Healthcare & Safety

How Employee Experiences of Psychological Safety are Shifting Canada’s Mental Health Culture

More employees than ever are engaged in mental health conversations across the country. How are their experiences shifting the culture?
— By Malibu Kothari

Over the last two decades, and especially since the introduction of the National Standard for Psychological Health and Safety in the Workplace (the Standard) in 2013, Canadian workers and employers have been increasing their conversations around mental health and well-being in the workplace. There is awareness around the issue like never before. However, beyond pure talk, what real changes are taking place?

According to the most recent longitudinal study conducted by BMC Public Health, as of late 2019 some shifts have happened, but there is still quite a lot to do. Here, the current state of the workplace will be reviewed, with an eye toward how psychological safety is impacting employee and employer experiences across Canada, and the ripple effects flowing out into the greater Canadian community.

What is Psychological Safety in Today’s Workforce?
Today, psychological safety is understood as an important factor in managing wellness at work. With the costs of Canada’s mental health crisis expected to rise as high as $16 billion by 2041, and 10 to 12 percent of the workforce experiencing a mental health challenge on any given day, there is no longer a question as to whether or not psychological safety matters.

Its boundaries have also expanded. Introduced as meaning a space where employees could express themselves without fear of punishment, violence, or other workplace repercussions, psychological safety now typically means being able to bring one’s “whole self” to work, including religious, sexual, and native/non-native background experiences. Employees today, according to The Globe and Mail, have a higher expectation around freedom of self-expression, acceptance and affirmation, and comfort in conversations than at any time in the past.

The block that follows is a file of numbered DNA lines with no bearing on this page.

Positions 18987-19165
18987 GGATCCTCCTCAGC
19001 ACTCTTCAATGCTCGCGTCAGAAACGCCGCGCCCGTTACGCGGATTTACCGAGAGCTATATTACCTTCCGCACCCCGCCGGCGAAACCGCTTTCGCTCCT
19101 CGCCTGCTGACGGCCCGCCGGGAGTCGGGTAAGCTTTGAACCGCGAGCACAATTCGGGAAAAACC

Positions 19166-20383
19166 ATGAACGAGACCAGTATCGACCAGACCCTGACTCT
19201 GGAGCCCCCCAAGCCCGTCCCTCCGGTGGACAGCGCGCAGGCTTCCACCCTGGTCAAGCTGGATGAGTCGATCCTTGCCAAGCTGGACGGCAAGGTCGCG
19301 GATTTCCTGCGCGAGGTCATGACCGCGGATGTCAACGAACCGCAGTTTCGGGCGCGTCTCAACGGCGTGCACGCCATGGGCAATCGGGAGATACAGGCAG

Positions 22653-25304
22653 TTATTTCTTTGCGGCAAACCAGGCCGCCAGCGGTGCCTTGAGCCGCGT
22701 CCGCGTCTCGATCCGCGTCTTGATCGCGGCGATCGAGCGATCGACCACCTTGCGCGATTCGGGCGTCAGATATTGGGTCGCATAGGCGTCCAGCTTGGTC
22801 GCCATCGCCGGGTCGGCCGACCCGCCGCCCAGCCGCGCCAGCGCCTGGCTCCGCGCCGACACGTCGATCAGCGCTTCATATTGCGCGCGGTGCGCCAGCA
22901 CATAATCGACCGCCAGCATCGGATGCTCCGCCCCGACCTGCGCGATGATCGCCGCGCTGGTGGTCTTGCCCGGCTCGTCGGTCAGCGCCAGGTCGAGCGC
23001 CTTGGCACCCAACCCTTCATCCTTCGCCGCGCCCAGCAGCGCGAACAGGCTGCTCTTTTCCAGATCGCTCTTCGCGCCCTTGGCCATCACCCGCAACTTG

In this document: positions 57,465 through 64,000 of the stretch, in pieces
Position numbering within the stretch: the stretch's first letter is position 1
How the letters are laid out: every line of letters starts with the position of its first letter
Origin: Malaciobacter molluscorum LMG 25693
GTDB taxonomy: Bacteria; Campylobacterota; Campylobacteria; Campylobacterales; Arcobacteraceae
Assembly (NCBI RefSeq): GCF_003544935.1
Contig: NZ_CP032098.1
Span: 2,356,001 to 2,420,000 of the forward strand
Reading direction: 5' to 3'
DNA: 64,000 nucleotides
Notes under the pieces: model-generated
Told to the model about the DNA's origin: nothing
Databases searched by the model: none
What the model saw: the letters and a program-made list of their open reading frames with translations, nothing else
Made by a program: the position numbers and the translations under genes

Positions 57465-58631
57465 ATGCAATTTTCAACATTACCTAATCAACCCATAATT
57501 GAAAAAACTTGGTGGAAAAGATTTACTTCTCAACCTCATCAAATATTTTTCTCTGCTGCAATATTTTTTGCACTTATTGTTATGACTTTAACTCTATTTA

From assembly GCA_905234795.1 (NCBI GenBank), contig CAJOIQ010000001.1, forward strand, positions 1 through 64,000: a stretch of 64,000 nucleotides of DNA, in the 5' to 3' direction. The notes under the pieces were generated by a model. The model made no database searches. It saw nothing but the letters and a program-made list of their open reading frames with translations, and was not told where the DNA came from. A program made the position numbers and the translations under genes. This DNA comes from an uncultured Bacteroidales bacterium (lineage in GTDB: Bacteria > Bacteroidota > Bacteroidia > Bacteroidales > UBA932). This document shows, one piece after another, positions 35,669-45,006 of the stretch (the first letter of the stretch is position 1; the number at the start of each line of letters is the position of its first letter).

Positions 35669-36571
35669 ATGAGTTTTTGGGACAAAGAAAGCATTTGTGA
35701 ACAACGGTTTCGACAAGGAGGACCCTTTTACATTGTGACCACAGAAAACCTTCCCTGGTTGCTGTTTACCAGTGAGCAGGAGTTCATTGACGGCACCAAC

How is Psychological Safety Impacting Employee and Employer Experiences?
These shifts in expectations and awareness around psychological safety are impacting both employee and employer experiences. While BMC Public Health’s longitudinal study focused on employers in the Thunder Bay region, concurrent studies on both coasts also noted a recent rise in the perception by employees that their employers were willing to champion healthy mental health practices and day-to-day accommodation. This, in turn, is making Canadian workers more confident that they can surface their needs for mental health support at work without fear of losing their jobs.

However, on the employer side, there continues to be a struggle to balance accommodation and awareness with business goals. According to a June 2019 survey conducted by The Globe and Mail, many organizations could not articulate how their support for mental health linked with their business goals, how their specific mental health initiatives tied to business outcomes, or even what the baseline of mental health was in their workplace. In short, while interested in making improvements, most firms could not say definitively if their efforts were making a difference. Many reported stress, strain, and confusion about meeting the goals and practices outlined in the Standard.